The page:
Morning Sickness

by | Nov 21, 2011 | Flash Fiction | 0 comments

On the morning of her scheduled abortion, the landlord confronts her in the corridor outside her apartment. She is locking the door behind her, struggling to hold back the bile that has been churning in her throat for four long weeks.

“Jeanie.”

She cringes at the sound of his footsteps, but doesn’t begin to shake until they fall silent. Breathing deep, she digs her nails into her palms and swallows the grimace threatening to escape her lips.

“Yes, Mr. Mierkowitz?”

He stands between her and the stairs. There is no other exit.

“Jeanie, I don’t mind that you keep a cat, but I do mind the barnyard smell.”

She doesn’t look up to meet his gaze, the piercing blue eyes set amidst crow’s feet, the perpetually-troubled graying brow.

“The catbox is clean, Mr. Mierkowitz.”

“Other tenants have been complaining, and I like to keep a clean building. It has to be clean. I don’t care what it takes.”

“The catbox is clean, Mr. Mierkowitz.”

She glances at her watch. 8:30. The bus comes at 8:35, the stop two blocks down. Maybe it will be running late today.

“I understand that you’re a student and you’re very busy, but that’s no excuse, Jeanie. When one tenant neglects their unit, the whole building suffers the consequences. I rented the unit to you because I thought you were responsible.”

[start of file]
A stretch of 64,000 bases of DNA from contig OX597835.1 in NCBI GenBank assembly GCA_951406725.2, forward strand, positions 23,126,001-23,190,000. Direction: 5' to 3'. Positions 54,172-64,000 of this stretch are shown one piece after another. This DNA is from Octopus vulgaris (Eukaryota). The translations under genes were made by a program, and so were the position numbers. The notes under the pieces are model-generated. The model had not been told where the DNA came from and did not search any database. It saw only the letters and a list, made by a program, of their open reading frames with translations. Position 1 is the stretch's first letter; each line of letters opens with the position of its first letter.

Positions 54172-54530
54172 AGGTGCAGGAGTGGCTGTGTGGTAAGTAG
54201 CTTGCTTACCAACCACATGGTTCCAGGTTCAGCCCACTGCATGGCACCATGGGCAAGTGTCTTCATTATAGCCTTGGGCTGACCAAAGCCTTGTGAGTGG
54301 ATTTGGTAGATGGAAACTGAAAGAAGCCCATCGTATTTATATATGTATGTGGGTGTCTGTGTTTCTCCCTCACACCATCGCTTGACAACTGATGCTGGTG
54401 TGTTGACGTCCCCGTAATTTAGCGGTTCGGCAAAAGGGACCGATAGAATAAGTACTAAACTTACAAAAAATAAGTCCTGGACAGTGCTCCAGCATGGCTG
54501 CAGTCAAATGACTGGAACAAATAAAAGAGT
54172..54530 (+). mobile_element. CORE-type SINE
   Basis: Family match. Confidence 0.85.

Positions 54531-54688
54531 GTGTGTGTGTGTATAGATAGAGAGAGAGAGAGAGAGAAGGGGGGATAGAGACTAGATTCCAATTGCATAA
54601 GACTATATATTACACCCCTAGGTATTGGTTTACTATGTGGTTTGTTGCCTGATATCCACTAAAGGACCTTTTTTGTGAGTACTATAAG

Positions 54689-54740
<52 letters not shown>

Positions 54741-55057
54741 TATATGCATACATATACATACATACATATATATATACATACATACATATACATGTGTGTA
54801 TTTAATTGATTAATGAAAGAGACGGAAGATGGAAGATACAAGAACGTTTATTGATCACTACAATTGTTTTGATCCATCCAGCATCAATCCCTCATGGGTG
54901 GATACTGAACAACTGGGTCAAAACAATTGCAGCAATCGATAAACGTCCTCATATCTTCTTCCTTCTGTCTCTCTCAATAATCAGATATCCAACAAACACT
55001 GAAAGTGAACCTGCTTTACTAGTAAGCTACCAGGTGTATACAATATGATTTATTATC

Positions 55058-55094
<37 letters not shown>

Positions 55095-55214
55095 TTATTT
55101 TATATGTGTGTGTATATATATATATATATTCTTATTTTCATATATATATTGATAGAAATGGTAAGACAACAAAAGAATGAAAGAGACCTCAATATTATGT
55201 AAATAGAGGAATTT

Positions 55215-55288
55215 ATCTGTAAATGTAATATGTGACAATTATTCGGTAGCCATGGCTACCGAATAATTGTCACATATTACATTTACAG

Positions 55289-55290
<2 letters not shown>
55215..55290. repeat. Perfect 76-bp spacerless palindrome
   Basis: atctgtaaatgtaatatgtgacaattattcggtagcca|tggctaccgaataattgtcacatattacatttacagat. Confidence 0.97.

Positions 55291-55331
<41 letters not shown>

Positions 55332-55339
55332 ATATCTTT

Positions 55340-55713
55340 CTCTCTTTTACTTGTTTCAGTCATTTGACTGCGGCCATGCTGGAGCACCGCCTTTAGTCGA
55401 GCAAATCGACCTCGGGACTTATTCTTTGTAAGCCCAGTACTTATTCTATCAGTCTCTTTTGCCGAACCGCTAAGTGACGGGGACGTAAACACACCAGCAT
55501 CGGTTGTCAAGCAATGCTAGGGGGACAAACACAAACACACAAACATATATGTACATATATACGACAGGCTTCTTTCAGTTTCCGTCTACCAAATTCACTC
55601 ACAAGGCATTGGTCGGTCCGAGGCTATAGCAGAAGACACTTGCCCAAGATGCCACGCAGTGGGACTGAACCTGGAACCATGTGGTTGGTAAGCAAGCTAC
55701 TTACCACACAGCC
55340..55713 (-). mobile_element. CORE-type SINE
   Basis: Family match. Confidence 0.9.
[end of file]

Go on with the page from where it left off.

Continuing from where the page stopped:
Quietly, she ventures, “I have a bus to catch, Mr. Mierkowitz.”

“And another thing — that boyfriend of yours—“

“He…he won’t be coming by again, Mr. Mierkowitz.” She clutches her belly without realizing it, an ache slowly spreading from groin to just below the navel. Her stomach heaves, just a little. “Mr. Mierkowitz, I have a doctor’s appointment. I’m not feeling well. I’m going to miss my bus.”

“All right.” His voice does not soften. His boots remain firmly planted where he stands, posture stiff. “All right. But just so long as I don’t get any more complaints about that cat.”

“I’ll clean the box again as soon as I get home.”

“See that you do.”

She squeezes past him, down the narrow corridor. She doesn’t start running until her feet hit the pavement.

From up the street she can see the idling bus. The red light turns green, but it stays fixed in place. The driver waits, scowling.

Jeanie reaches the open door, and before she can retrieve her fare or issue a breathless thanks to the impatient driver, vomits down the storm drain.

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